What keeps the show going, though, is the camaraderie between V and Min-jae. Even with the choppy and sometimes exaggerated editing, it is obvious that they are at ease with each other, making silly remarks and bantering or showing concern in small gestures—like Min-jae choosing the massage shop session because he knows V is tired from practices and promotions, or V feeding Min-jae candy in the car. It was a good idea to cast V because he is known for being unorthodox, and is doted on by fans for his endearing unpredictability. This facet of his personality is very much in line with the show’s aim to show more candid interactions.
The editing finally hits a stride in Episode 4. V loses a race with Min-jae and has to treat him to convenience store food, so they load up on ramyun, sausages, and fizzy drinks (in deep winter… these kids). The producers tone down on the freeze-frames and replays, and the minimal editing really brings out quirky and cute moments between the boys. The moment that takes the cake (pun not intended) was the sweet birthday surprise that Min-jae had been preparing for V right from the start. When V runs back to retrieve the sausages he left in the convenience store’s microwave, Min-jae brings out a cake that he had been hiding and hastily lights up the candles. The way V’s face softens from shock into a “you shouldn’t have” expression and how Min-jae tilts his head in response speaks volumes about their friendship.
The last episode also saw a much better use of songs, such as Brown Eyes’ “Don’t Go Don’t Go” over a clip of the sausages V left behind in the microwave. There was a special clip at the end, a must-watch for BTS fans, with J-Hope and Rap Monster reacting (hilariously) to the episode. When they see the surprise cake, they have a moment of crisis:
Rap Monster: Did we throw a birthday party for V?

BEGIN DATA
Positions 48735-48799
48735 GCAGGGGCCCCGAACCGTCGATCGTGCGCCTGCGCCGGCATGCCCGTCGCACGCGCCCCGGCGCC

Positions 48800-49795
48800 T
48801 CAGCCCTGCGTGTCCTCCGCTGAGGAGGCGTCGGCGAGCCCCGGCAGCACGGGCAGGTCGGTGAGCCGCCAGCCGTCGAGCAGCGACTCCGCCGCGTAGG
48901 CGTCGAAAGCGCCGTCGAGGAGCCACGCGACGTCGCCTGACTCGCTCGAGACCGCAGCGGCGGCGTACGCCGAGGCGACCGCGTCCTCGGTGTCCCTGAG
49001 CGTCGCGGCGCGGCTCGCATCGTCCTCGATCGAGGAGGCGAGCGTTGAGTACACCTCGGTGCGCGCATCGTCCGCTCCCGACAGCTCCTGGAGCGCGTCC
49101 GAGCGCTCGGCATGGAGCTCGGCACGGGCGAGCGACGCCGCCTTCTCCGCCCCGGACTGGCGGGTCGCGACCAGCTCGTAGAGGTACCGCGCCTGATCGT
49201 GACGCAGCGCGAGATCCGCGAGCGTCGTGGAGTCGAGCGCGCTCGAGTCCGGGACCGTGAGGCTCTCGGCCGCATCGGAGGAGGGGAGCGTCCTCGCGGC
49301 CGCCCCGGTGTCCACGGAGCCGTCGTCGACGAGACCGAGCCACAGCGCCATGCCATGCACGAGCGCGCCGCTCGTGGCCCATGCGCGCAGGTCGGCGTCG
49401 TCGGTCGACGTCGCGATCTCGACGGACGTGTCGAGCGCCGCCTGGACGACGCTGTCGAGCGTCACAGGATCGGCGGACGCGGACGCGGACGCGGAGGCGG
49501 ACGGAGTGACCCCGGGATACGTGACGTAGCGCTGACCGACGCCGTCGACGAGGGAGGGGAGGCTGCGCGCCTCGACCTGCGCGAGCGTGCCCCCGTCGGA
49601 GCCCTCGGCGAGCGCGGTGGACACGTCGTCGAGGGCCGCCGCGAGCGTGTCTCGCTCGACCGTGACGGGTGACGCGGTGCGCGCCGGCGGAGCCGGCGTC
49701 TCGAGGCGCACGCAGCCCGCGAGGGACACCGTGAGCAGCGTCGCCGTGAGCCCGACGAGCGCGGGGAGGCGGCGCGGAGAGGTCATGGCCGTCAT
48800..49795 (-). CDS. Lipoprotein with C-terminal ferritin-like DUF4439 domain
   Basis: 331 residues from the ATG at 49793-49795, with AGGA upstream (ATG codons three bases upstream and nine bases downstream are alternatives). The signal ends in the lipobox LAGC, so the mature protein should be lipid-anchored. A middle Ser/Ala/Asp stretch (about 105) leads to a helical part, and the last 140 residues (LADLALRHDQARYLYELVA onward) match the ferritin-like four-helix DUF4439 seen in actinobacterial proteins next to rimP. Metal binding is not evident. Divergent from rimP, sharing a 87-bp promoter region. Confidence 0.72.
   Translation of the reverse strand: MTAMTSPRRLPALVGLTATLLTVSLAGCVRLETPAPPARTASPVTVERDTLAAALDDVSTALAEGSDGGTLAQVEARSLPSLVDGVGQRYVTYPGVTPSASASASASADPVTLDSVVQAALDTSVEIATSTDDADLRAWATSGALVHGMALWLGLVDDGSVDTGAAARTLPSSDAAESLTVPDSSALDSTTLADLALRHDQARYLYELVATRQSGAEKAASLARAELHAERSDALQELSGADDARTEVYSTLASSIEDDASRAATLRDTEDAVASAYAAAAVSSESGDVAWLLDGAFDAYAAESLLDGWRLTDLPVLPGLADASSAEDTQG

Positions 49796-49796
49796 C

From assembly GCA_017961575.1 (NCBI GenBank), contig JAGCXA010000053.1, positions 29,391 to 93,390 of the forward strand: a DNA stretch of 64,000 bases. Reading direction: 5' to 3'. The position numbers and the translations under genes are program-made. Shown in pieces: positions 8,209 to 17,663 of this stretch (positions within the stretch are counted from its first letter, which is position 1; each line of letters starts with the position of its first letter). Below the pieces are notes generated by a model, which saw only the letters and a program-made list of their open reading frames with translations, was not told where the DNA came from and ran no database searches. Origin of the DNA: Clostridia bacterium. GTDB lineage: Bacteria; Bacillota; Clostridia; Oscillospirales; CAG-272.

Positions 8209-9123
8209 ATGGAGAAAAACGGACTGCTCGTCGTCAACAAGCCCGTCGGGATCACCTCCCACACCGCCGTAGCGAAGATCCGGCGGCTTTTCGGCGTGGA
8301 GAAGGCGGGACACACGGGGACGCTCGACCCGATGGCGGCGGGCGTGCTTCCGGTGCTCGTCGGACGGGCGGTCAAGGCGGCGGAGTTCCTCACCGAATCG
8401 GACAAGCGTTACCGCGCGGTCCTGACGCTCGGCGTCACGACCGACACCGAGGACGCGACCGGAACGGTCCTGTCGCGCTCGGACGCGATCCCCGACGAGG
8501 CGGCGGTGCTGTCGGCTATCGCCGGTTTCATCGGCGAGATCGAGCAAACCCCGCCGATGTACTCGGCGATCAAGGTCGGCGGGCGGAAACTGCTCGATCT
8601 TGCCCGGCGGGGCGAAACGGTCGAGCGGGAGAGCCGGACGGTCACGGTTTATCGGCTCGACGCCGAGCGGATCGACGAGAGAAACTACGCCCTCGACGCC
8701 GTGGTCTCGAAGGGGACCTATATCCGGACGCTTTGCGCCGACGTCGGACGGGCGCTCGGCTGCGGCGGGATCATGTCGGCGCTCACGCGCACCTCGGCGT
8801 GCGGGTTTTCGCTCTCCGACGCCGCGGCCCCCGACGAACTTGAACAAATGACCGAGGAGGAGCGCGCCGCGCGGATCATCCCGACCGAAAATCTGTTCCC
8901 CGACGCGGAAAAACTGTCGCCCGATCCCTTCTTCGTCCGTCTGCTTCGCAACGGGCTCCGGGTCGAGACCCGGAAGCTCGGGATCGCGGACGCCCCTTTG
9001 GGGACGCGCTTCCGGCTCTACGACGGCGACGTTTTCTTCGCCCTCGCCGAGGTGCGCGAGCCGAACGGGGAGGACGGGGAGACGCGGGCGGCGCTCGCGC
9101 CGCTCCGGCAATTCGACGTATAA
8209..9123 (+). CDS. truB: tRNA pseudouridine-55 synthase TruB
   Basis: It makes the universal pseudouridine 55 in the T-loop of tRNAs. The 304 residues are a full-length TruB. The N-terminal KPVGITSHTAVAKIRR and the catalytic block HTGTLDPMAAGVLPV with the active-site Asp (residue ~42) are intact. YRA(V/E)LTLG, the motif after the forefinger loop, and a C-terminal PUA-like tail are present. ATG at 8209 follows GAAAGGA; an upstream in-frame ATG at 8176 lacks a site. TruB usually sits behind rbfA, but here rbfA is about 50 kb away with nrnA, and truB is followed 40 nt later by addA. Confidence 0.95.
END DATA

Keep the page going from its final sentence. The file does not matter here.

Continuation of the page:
J-Hope: Did we?
This was paired perfectly with the opening of BTS’s “Danger”, before J-Hope bursts out laughing in relief when the show cuts to a video of BTS’s celebration for V.
The V and Min-jae episodes seem a bit more centred around V, which I am guessing may be due to V being casted first and then bringing Min-jae on board. A lot more is revealed about V than Min-jae, especially in the special clip at the end of Episode 3 that features V’s other friendships with celebrities. We see his appreciation for his fans when he shows Min-jae the driving test prep book that a fan gifted him with, and when he spots posters that fans put up for his birthday. As such, I can’t really see Celebrity Bromance appealing to viewers who are not already fans of the celebrities casted. But as the show isn’t making any claims to do so, I’m not going to hold it against the producers.
On the whole, I appreciate how Celebrity Bromance gives a glimpse into K-pop idols’ interactions outside of their own groups and companies. If the V and Min-jae pairing and the second pairing of Zico and actor Choi Tae-jun are any indication, the show seems to be featuring singer-actor friendships, which are not often in variety spotlight. The editing might need further polishing, but the concept of showcasing friendships through more everyday activities is a welcome one. Here’s hoping that there will eventually be a series on female celebrity friendships too.
Have you watched the episodes? How did you find them? Sound out below!